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Proteomic Profiling and Knock-out Analysis of Key Components of the Zebrafish Egg: Discovering Vitellogenin Contributions to Fish Egg Quality (FISHEGG)
Start date: Mar 1, 2015, End date: Feb 28, 2017 PROJECT  FINISHED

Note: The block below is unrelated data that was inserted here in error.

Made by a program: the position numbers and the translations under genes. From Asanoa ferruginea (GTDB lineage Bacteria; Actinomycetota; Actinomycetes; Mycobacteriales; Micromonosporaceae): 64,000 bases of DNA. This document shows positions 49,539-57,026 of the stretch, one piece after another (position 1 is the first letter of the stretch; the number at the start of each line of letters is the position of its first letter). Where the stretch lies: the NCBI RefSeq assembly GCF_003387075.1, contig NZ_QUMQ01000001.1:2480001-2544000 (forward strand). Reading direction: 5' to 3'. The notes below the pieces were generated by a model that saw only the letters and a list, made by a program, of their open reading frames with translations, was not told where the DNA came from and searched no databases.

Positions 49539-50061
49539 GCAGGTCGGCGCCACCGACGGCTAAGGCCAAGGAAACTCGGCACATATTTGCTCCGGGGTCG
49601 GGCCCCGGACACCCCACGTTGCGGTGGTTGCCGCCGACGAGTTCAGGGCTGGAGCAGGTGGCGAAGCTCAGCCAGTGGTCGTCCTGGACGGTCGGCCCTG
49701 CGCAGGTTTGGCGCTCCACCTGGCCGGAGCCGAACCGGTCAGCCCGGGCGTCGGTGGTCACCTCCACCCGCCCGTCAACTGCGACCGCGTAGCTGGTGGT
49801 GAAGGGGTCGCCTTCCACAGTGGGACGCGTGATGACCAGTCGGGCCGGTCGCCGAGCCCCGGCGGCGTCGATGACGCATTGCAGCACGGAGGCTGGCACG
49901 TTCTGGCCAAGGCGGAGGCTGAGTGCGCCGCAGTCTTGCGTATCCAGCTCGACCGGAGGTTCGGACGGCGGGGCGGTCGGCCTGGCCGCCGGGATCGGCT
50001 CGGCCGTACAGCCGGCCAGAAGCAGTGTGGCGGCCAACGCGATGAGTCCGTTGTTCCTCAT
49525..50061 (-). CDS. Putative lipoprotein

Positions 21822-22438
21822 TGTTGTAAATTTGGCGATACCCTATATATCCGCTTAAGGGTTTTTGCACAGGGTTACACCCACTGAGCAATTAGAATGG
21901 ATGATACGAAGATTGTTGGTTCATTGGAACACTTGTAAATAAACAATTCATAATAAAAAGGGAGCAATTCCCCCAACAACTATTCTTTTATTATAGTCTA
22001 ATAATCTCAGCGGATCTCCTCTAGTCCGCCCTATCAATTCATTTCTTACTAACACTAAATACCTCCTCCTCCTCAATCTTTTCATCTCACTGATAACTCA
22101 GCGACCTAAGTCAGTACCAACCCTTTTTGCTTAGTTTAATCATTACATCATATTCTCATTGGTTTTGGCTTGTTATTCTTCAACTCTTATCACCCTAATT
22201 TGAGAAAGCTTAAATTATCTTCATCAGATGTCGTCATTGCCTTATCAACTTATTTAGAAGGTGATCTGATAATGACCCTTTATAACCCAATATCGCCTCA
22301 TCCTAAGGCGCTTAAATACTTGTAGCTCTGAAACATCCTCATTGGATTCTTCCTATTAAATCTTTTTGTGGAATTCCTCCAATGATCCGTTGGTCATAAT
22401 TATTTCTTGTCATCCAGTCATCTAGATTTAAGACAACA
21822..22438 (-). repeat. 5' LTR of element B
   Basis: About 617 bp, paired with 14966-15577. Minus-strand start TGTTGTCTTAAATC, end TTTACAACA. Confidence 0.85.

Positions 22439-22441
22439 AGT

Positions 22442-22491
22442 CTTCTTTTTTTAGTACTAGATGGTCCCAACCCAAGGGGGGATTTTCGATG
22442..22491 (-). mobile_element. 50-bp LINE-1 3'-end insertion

"Most farmed fishes exhibit problems producing high quality eggs, which has adverse socioeconomic impacts and endangers global food security. Almost no attention has been paid to imbalance of egg proteins crucial for early development as a potential cause of poor egg quality. The major components of fish eggs are yolk proteins (YPs) derived from circulating precursors, vitellogenins (Vtgs). All fish produce multiple types of Vtg and the different types may play disparate roles in oocyte maturation and embryonic versus larval nutrition. Underlying cytological events involve complex systems of Vtg receptors, endocytotic elements, enzymes and other proteome components. Preliminary evidence that dysfunction of these systems contributes to poor egg quality has been obtained. The proposed research will exploit zebrafish, having a sequenced genome, as a laboratory model for proteomics of fish egg quality. Objectives are; 1) Molecular characterization of multiple Vtg gene structure, expression, product proteins and phylogeny, 2) Quantification of the Vtgs or their derived YPs in maternal females, oocytes, eggs and offspring of good and poor quality spawns, and 3) Identification of the most significant Vtgs and their functions via application of novel vtg gene knock-out technology. This research will reveal fundamental molecular details of vitellogenesis and its relation to egg quality common to zebrafish and important farmed species. The host institution has ideal infrastructure and expertise available to the applicant to carry out the research, and the scientist-in-charge and his group are international leaders in this specific research area. The overall mobility program will endow the applicant with the scientific knowledge, the technical capabilities and other transferable professional skills, and the international network and visibility required for her to develop a superior research career of significant benefit to the European Research Area and associated countries."

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